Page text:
When Brenda Ehrmantraut found out that her brother, a member of the National Guard, would be deployed to Iraq for a year, she knew his departure would have a huge impact on her two young nephews. While the community rallied around the troops and prepared to say goodbye, Brenda had a strong urge to do something significant, too.
“I lived in the community where his National Guard Unit drilled, so many of the people in our community were saying a year-long goodbye to a loved one,” she explains. Knowing how strong the bonds between parents and children are and how stretched and strained communication can quickly become for parents overseas, Brenda decided to write a children’s book that would help ease the stress that military families were feeling.
Brenda’s book, Night Catch, published in 2005, is an illustrated children’s book that plays off the traditional game of catch. The book traces the story of a soldier who receives an overseas assignment and must leave his family. To help his young son through the transition, he promises to play a nightly game of catch using the North Star. He tells his son if he takes a deep breath and blows hard enough, he’ll send the North Star flying through the sky each night, reaching the father in time for him to send it sailing right back.
“I was overwhelmed with thoughts of how it would feel to leave my own children for a year. My brother is an amazing dad, and I knew being away from his boys for a year would be a disappointment,” says Brenda.
Night Catch reinforces the strong connection that remains between parents and children, even when there are oceans, mountains, or deserts in between.
While the book addresses the absence of a loved one, it also piques interest in the constellations. The mix of comforting story and look to the stars has attracted larger organizations and entire communities to its poignant message.
Military Child Education Coalition, a national nonprofit supporting military students, adopted the book for its school and parent programs, using the story as a way to help children talk about their feelings. Silicon Valley Reads, a community-wide reading program in California, chose Night Catch as its 2013 children’s book selection for young readers.
The book also caught the attention of Scott Sumner, Fred Chavez, and Cliff Bailey, the ambitious team behind the Mayborn Science Theater. The team created an animated full-dome video production of Night Catch and premiered the film in their planetarium on the theater’s 10th anniversary.
Turning Night Catch from a book into a film was no small feat, considering Scott, Fred, and Cliff are the only full-time employees at the planetarium. They work year round scheduling field trips with local schools and running programs for the community. The planetarium is located in Killeen, Texas, home to Fort Hood—the largest military base in the world, making their first production significant for the entire community.
The planetarium shows the film in its full-dome theater, an impressive 360-degree perforated aluminum dome that stretches 60 feet in diameter. “It’s not just a mere video where you see only what’s in front of you,” explains Clifford. Children inside the theater are immersed in the graphics, which mirror the book’s illustrations by Vicki Wehrman.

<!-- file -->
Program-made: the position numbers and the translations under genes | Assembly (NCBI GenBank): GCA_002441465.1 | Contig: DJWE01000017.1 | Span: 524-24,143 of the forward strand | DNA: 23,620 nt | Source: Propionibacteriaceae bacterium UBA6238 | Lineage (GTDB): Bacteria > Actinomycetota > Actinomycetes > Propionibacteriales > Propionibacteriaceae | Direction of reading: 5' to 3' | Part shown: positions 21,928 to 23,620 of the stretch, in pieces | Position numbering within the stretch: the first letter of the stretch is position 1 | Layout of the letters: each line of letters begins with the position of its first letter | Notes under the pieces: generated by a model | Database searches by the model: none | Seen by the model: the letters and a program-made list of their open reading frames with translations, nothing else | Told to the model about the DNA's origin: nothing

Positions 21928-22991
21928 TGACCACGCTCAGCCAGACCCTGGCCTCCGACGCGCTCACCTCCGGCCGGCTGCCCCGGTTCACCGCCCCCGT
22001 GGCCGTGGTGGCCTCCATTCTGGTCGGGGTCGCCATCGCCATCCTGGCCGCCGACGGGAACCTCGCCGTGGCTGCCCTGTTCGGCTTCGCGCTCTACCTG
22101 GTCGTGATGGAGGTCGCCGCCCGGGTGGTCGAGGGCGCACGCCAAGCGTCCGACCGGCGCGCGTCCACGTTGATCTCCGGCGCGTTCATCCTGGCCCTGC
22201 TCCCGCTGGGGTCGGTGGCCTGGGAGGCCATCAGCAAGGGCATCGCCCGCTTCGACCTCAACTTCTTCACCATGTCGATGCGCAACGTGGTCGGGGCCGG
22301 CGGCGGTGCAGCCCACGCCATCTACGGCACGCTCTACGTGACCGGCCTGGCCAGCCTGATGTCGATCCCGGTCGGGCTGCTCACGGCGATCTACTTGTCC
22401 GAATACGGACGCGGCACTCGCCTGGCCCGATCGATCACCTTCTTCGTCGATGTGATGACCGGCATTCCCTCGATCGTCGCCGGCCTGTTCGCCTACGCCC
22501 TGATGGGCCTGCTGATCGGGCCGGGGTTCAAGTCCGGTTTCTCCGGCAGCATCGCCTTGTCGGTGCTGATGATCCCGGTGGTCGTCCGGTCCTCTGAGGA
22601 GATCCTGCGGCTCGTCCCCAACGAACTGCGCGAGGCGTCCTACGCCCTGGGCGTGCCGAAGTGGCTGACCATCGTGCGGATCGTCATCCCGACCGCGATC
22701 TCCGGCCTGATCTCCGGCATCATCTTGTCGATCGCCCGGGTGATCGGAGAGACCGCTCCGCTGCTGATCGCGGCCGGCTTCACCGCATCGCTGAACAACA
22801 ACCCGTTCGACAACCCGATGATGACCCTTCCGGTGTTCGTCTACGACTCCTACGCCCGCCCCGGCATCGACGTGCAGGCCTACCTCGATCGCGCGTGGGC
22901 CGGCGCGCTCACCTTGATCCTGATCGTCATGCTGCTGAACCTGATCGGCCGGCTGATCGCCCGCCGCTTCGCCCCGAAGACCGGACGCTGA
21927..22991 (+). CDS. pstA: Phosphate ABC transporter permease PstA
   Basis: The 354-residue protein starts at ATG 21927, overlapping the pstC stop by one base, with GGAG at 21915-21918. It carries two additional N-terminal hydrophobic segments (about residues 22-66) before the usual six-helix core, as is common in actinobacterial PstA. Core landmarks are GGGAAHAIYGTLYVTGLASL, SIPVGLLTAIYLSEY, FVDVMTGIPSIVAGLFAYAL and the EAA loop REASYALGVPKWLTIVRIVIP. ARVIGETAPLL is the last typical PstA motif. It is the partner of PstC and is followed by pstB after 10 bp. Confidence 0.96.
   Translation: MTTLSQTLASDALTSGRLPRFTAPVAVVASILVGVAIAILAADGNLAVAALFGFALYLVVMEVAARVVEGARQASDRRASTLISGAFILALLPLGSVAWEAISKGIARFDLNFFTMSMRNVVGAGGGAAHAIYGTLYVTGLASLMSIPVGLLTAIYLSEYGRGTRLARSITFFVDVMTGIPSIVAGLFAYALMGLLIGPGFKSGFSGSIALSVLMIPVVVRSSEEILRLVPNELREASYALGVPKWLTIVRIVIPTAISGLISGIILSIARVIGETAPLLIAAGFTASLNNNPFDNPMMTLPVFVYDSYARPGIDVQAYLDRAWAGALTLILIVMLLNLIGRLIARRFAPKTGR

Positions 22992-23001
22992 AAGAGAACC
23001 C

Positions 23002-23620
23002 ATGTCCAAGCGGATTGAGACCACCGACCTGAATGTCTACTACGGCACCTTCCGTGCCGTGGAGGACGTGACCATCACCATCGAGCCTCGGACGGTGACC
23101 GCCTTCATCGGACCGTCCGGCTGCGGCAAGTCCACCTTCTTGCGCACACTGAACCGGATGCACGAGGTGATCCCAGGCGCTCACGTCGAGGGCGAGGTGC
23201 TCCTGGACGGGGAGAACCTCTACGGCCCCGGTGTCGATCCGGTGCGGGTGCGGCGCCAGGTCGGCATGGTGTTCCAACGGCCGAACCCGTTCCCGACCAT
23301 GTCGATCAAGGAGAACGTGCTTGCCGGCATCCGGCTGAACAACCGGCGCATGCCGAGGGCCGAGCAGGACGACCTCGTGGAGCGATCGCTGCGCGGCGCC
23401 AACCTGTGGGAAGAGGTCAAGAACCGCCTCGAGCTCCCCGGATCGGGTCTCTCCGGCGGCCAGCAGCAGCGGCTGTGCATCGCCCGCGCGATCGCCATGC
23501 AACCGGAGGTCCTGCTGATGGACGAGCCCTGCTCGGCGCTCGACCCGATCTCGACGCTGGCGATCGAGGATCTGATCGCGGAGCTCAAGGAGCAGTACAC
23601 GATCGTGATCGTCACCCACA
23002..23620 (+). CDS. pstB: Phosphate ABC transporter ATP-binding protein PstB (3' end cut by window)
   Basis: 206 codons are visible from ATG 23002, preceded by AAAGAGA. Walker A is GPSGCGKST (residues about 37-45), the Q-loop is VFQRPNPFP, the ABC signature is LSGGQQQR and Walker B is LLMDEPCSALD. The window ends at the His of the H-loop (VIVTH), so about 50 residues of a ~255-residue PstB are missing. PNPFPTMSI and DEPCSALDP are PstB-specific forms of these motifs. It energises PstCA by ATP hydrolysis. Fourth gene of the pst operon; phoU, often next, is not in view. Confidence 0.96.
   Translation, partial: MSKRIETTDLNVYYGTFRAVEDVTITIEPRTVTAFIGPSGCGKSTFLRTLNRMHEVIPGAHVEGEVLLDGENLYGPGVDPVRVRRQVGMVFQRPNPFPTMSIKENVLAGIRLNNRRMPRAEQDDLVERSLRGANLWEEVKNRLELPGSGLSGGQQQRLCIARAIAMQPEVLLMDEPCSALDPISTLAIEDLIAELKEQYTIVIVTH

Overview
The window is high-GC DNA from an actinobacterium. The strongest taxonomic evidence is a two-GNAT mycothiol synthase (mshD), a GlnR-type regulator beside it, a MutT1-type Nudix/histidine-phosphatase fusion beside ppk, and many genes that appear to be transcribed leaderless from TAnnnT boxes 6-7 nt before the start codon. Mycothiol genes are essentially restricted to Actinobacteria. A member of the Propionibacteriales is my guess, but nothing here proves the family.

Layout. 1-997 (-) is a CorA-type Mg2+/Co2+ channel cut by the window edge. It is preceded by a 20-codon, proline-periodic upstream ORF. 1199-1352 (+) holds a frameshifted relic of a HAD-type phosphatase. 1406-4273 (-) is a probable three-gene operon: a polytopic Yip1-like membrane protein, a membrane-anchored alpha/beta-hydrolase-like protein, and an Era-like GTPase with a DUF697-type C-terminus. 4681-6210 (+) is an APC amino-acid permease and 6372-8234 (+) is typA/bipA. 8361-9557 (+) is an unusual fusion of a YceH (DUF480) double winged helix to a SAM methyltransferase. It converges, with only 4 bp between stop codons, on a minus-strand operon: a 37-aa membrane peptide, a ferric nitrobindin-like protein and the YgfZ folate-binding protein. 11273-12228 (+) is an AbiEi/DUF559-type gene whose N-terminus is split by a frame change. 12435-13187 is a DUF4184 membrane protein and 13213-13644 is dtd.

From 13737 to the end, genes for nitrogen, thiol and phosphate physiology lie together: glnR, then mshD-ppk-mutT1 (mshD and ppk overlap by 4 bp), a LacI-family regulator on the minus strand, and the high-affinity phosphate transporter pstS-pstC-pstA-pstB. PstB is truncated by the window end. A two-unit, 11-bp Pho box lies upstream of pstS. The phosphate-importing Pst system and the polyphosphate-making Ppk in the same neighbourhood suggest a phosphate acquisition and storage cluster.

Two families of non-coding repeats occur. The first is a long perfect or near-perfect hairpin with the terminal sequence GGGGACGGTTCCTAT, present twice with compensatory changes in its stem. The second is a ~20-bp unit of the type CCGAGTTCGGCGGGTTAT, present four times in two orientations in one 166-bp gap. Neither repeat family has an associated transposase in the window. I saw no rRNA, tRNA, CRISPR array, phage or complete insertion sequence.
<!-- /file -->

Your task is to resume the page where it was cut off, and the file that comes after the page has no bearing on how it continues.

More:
The planetarium schedules special showings of Night Catch during the week, to accommodate numerous field trips from local schools, and has regular showings for the community on weekends. At the conclusion of each film, an instructor illuminates the dome with images of the night sky and takes children on a virtual tour of the stars and constellations. While the film is geared mainly toward children in second grade, Cliff says that children of all ages relate to the film, especially if they have a deployed parent.
“Kids are our bread and butter, so we’re doing our best to help them through this transition,” says Cliff.
Brenda, too, has had many memorable experiences with her readers. She frequently visits schools to chat with students and teachers about the themes in Night Catch, specifically the prevalent themes of connection and comfort.
Brenda recalls her most touching encounter with a reader. A young boy, whose parent was deployed overseas, carried a copy of Night Catch in his back pack every day. “He was having a rough time with the separation,” she says. “If he was having a bad day, his teacher would say ‘Let’s get your book out and read it together.’” The act of reading the story together immediately helped the boy refocus, says Brenda.
Through this imaginative game of catch with Polaris, children are reminded of the powerful message that they can stay connected to a loved one despite the distance.
Illustrations courtesy of Elva Resa Publishing.
This spring, Night Catch was acquired by Elva Resa, the leading US publisher of books for and about military families. The paperback version releases July 15, 2014.
Erin Simpson is a frequent contributor to Books Make a Difference. When she is not writing, reading, or climbing the corporate ladder at her publishing job, you can find her scouring her Brooklyn neighborhood for good food and unique finds.